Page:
Nowadays if someone is to debate whether Black Music, however they define it, is simply a copy or imitation of white music, it would be outrageously offensive and unacceptable. However, back in just the past few centuries, in the somewhat recent past, (white) scholars have differing views and have even attempted to conduct pseudo-“scientific” research to prove otherwise. For instance, George Pullen Jackson, in 1943, attempted to compare black folk songs and spirituals to many white folk songs and hymnals, trying to prove it using a flawed, and biased style of commentary.
Continuing my attempt to learn and search for the origins of “Black Music”, I looked into the archives from the African American Newspaper collections. What caught my attention was this article called “Plea for Negro Folklore” published in The Freeman in Indianapolis, Indiana, dated January 27, 1894.
Black cultural heritage and performance practices have been endangered and “whitewashed” since the early times. In an attempt to seek and preserve the roots of the black cultural heritage, both tangible and intangible, this piece of news article calls for action to connect with and rediscover authentic Black experience instead of passively accepting the predominantly whitewashed, assimilated cultural stereotypes.
The writer is concerned that an immeasurable amount of black cultural heritage such as folklores, songs and poems are in imminent danger of being lost as younger generations of black Americans are eager and swift to embrace and integrate themselves into the white dominated academia, society and culture.
“The common school system with its teachings of eradicating the old and planting the seeds of the new, and the transition period is likely to be a short one.”
(quote from the news article)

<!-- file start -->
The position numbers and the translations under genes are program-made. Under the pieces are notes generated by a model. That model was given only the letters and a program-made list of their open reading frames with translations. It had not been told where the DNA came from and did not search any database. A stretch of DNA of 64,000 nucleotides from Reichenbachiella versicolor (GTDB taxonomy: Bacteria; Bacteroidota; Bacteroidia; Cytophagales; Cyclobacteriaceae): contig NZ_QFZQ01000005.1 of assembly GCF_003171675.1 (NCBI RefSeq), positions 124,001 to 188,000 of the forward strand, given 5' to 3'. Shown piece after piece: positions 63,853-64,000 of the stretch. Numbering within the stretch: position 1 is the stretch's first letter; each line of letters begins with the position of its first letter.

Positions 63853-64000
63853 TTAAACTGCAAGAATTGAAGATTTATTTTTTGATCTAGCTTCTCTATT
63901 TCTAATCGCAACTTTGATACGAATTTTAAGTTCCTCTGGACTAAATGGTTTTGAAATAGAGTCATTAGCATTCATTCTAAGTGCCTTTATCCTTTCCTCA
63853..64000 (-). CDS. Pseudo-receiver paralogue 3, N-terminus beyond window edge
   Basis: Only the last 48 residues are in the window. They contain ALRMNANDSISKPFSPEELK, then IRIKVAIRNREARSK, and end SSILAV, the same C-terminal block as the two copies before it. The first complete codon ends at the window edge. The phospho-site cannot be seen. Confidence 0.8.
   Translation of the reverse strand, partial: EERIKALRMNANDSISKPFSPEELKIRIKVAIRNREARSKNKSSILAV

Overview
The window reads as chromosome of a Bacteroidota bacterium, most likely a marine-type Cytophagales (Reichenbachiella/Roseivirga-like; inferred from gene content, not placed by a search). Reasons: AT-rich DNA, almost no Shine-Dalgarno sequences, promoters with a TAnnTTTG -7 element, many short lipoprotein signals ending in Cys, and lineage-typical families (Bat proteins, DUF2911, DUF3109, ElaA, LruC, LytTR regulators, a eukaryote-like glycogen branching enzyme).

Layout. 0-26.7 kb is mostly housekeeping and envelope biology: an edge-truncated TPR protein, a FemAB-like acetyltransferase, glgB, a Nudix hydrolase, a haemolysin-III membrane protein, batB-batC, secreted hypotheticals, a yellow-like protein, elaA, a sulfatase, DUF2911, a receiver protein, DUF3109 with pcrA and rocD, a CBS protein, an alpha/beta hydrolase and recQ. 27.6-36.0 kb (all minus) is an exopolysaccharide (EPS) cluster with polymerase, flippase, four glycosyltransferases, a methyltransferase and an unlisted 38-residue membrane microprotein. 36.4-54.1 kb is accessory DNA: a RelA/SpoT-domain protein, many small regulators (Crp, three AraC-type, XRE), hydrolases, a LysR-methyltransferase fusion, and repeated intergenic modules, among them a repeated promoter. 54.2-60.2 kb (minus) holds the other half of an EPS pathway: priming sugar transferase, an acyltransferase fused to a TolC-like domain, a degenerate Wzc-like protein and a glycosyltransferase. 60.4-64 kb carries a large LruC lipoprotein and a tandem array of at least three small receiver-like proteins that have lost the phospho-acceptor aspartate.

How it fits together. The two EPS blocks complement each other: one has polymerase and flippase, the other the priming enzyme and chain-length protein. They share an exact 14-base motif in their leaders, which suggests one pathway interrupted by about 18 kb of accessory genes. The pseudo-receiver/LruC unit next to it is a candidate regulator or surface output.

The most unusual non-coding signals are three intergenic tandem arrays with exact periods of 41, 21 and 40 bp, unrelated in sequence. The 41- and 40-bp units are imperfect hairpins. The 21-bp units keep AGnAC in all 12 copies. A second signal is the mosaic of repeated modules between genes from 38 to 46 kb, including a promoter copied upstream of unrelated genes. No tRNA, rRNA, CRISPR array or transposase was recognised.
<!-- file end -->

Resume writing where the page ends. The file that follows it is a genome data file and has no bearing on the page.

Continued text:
I then looked further for some African-American folklores and stumbled upon this audio visual narrative of The Myth of the Flying African on youtube. This story is also told by Virginia Hamilton in her narrative of African-American Folklores series- The People Could Fly.
“Kum kuba yali
Kum buba tambe
Kum konku yali
Kum konku tambe”
(In the legend, these words and many variations of such are believed and spoken by many enslaved for their freedom from bondage, according to Virginia Hamilton as well as many other sources)
The following is an audio recording of a tune in which the origins can be attributed to this folklore, sung by an African American female. Although this is only one among the many existing as well as lost folksongs and folklores of African American heritage, it speaks to the authenticity of Black Culture and Music.
Bibliography / Source:
Freeman (Indianapolis, Indiana) 6, no. 4, January 27, 1894: . Readex: African American Newspapers.https://infoweb.newsbank.com/apps/readex/doc?p=EANAAA&docref=image/v2%3A12B28495A8DAB1C8%40EANAAA-12C8A12E849E6750%402412856-12C8A12E9A8258B0%401.
George Pullen Jackson, White and Negro Spirituals (1943)
Henry Krehbiel, Afro-American Folksongs: A Study in Racial and National Music (1914).
AFRICAN-AMERICAN FOLKLORE SERIES | Episode III: The Myth of the Flying African. https://youtu.be/F1NjulB7v1Y?t=669